Flexible Working

27 April 2009

father and son

Flexible working provides a means for employees to balance their work with their family life. By accommodating requests wherever possible, there are benefits to be gained for both the employer and employee.

Flexible working provides employees with children aged 16 or under, parents of disabled children aged 18 and who is in receipt of Disability Living Allowance (DLA), or a carer of an adult as defined by the Department for Business, Enterprise & Regulatory Reform (BERR) (1), the right to work flexible hours. This applies to both male and female.

General eligibility criteria

Under the legislation the applicant must meet the requirements set out below:

  • be an employee (not an agency worker),
  • have worked for their employer for 26 weeks continuously at the date that the application is made,
  • be the mother, father, adopter, carer, legal guardian, adoptive and foster parents and spouses of these, including same sex partners, as long as they have parental responsibility for the child,
  • has not made an application for flexible working under these statutory rights during the past 12 months.

The employee can make an application to care for:

  • a child aged 16 and under,
  • a disabled child who is under 18 and who is in receipt of DLA,
  • an adult who requires care.

Types of flexible working arrangements

There are different types of flexible working arrangements but the main principle should be that it covers flexibility in terms of time and location. The following list is not exhaustive.

  • Part-time work
  • Shift work
  • Home working
  • Flexi-time
  • Job sharing
  • Term Time working
  • Zero hours contract.

How to apply

The employee can make an application by using the form FW(A) supplied by BERR or they can put the application in writing to their employer. You will have to consider how your request can be fitted into your unit or work area, so give as much detail as possible relevant to your case. Complete and submit your application form requesting Flexible Working. Sign and date the form confirming you meet the eligibility criteria and then hand it to your line manager. Once you have handed in the completed form your manager should arrange a meeting within 28 days of your application.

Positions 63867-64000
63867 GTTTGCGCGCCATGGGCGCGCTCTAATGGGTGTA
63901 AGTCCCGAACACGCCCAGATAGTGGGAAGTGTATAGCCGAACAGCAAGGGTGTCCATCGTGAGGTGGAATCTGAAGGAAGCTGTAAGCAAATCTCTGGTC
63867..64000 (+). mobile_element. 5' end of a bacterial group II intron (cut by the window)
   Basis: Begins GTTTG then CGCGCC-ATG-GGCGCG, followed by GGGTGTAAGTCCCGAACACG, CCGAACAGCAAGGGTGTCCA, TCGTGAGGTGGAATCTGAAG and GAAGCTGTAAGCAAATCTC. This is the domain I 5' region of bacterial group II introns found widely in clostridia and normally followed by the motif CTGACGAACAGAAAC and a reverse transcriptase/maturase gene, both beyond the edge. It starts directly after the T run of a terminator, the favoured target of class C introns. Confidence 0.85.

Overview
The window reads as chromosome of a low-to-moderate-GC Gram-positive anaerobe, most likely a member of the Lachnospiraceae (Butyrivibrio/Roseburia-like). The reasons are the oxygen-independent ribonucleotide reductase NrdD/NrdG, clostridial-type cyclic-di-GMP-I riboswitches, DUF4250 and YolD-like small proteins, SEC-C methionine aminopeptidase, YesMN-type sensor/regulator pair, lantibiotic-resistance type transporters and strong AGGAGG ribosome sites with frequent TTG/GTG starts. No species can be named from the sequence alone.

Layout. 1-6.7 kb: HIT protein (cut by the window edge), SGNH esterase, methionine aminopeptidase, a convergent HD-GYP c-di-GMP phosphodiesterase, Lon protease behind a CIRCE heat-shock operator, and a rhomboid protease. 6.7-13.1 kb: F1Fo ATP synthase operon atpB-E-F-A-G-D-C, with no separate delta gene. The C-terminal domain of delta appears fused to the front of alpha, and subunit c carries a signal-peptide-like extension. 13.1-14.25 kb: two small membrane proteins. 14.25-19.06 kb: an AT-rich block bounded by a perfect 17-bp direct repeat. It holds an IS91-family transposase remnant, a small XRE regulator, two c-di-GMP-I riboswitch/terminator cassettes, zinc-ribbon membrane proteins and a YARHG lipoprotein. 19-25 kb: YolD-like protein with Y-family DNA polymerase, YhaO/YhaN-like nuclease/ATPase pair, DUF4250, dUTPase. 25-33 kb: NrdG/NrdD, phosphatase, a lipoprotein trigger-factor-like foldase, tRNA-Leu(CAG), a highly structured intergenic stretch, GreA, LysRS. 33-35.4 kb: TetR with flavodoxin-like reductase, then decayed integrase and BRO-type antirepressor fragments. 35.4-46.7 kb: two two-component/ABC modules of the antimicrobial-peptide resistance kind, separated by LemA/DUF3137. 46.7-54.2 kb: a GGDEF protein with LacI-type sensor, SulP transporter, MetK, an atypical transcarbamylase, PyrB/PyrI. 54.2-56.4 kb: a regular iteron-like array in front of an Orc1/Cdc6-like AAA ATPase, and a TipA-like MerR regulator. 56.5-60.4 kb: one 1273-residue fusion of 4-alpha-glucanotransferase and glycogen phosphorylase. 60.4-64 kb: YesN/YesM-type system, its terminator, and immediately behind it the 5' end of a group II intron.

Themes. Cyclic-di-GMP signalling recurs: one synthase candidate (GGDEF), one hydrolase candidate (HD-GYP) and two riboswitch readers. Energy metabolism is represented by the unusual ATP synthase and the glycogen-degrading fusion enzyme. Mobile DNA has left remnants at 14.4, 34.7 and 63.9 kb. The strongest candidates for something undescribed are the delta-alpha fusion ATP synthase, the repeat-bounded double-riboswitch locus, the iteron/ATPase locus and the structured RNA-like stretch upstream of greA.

You may withdraw your application if your circumstances have changed since handing in the form, but you will need to do this in writing.

Your application may be considered to be withdrawn if you do not attend a meeting without giving a suitable reason or if you do not disclose information. If your line manager considers your request to be withdrawn they must confirm this in writing to you.

What happens next?

Within 14 days after the meeting the employer must write to you either to agree to a new work pattern and a start date, or to provide clear business grounds as to why the application cannot be accepted. However, time limits can be extended for example if there is an agreement in place between the trade union and the business which states otherwise or the person dealing with the request is absent from work due to leave or sickness absence.

Reasons for rejection

Your request can be rejected if you are unable to tick all the boxes on the application form to show you are eligible or the information you provide is incorrect. The line manager must have explored all avenues available to accommodate your request. If they are unable to accommodate your request the reason for rejection MUST be one of the following outlined:

  • detrimental effects on the ability to meet customer demands i.e. customer contracts could not be met
  • detrimental impact on performance, i.e. a performance measure would be damaged by incorporating the proposed work method
  • burden of additional costs
  • inability to reorganise work among existing staff i.e. other staff do not have the skills required to perform the existing persons role.
  • inability to recruit additional staff i.e. difficulty to fill the applicants position
  • insufficiency of work during periods the employee proposes to work i.e. there would not be enough workload at that time/place.

Your right to appeal

You have within 14 days of being notified of your rejection to work flexibly to appeal against the decision. You will need to fill in an appeals form outlining your reasons for appealing, sign and date the form and hand it to your line manager. The employment manager will arrange for the appointment of an independent person to hear your appeal.

Having gone through the appeals process informal and formal and you are still not satisfied with the reason/s given for the rejection of your application, you may have recourse to an Employment Tribunal.


  1. The Work and Families Act defines a carer as an employee who is or expects to be caring for an adult who is married to, or the partner or civil partner of the employee, or is a relative of the employee; or falls into neither category but lives at the same address as the employee.

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